A young and impatient stockbroker is willing to do anything to get to the top, including trading on illegal inside information taken through a ruthless and greedy corporate raider who takes the youth under his wing.
The story of the famous and influential 1960s rock band and its lead singer and composer, Jim Morrison, from his days as a UCLA film student in Los Angeles, to his untimely death in Paris, France at age 27 in 1971.
On November 22, 1963, president John F. Kennedy is assassinated in Dallas. Lee Harvey Oswald is arrested for the crime and subsequently shot by Jack Ruby, supposedly avenging the president's death. An investigation concludes that Lee Harvey Oswald and Jack Ruby acted alone in their respective crimes, but Louisiana district attorney Jim Garrison is skeptical. Assembling a trusted group of people, Garrison conducts his own investigation, bringing about backlash from powerful government and political figures. Written by
Oliver Stone made a handshake deal with Warner Brothers on the proviso that the studio would retain all rights to the film if they stomped up $20 million for the budget. Stone did this deal because he didn't want the screenplay to do the rounds of all the studios, thereby lessening the chances of potential leaks. See more »
The audience is told that JFK was killed by professional assassins. What professional assassins would draw attention to themselves by parking halfway up on a curb on a street heavy with traffic? See more »
"To sin by silence when we should protest makes cowards of men." - Ella Wheeler Wilcox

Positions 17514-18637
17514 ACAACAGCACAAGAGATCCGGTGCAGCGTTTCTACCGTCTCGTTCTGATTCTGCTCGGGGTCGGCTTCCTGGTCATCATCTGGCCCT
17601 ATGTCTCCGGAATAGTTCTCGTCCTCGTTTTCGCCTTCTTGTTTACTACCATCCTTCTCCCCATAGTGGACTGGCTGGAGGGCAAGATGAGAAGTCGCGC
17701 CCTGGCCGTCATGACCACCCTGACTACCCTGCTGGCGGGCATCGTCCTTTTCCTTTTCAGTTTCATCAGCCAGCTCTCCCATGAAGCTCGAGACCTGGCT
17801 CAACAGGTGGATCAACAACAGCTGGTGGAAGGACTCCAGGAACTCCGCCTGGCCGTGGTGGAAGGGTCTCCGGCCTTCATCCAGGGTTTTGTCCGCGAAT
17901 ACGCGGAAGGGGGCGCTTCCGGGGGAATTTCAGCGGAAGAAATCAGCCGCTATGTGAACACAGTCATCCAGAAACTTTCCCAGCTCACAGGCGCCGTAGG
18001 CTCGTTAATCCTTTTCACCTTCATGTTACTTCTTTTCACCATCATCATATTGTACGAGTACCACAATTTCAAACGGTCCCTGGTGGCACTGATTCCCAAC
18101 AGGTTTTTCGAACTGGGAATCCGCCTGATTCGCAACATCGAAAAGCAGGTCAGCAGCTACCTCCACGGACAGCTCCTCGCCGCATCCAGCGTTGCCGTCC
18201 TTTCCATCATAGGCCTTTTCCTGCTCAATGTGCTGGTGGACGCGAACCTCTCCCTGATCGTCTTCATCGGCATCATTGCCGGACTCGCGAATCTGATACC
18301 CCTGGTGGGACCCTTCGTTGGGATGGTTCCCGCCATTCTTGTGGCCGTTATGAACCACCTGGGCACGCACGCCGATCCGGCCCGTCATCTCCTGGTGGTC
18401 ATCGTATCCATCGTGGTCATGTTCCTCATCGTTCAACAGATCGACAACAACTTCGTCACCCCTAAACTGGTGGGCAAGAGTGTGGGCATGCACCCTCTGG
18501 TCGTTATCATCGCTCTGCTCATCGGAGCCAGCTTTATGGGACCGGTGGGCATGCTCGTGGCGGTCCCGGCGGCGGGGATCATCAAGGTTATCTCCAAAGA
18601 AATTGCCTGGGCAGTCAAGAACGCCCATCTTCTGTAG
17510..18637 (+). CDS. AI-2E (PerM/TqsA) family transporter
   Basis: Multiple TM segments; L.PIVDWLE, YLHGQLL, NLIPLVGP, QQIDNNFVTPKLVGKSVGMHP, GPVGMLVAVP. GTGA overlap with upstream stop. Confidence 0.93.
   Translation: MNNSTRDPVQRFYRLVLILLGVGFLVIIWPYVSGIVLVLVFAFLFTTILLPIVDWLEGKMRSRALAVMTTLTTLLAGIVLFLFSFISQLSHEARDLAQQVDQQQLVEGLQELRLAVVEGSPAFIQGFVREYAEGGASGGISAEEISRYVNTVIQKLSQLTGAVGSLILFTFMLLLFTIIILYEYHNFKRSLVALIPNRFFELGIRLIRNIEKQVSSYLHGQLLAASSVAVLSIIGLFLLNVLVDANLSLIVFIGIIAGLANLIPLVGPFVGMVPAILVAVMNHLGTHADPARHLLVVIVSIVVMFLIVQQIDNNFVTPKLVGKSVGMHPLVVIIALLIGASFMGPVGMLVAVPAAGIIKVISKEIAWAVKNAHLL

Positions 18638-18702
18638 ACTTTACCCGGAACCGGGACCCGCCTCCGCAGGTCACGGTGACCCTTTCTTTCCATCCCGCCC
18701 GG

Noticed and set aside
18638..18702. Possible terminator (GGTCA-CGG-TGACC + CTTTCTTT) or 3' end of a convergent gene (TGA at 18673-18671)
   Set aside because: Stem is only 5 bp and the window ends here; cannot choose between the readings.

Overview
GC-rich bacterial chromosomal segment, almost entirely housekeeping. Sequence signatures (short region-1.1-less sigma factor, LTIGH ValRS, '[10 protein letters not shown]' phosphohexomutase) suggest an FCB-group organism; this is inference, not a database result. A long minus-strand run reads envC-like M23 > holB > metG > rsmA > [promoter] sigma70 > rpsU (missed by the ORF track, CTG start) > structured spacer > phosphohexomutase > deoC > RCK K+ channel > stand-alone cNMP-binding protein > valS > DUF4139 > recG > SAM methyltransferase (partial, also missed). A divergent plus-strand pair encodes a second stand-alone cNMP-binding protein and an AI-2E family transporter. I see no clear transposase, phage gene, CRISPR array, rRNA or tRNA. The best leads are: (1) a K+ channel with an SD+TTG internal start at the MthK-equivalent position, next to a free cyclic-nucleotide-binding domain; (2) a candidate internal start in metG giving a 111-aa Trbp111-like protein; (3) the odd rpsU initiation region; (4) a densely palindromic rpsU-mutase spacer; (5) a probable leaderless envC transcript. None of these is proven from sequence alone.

...We have been compelled to create a permanent armaments industry of vast proportions. And to do this three and a half million men and women are directly engaged in the defense establishement. We annually spend on military security alone...
January, 1961. President Dwight D. Eisenhowers's Farewell Address to the Nation.
...This conjunction of an immense military establishment and arms industry ...
[...] See more »
Whether you agree with Jim Garrison's conspiracy theory or not, Stone's film is an effective mystery.
The pieces of the puzzle are put together with great skill so that the viewer is kept involved despite the length of the film. The John Williams score helps to build the atmosphere of intrigue and confusion. Costner is rather bland, as usual, but that works well here since he is surrounded by such an interesting group of colorful characters.
This is definitely a good mystery -- and a frightening one if even part of the conspiracy theory has validity.
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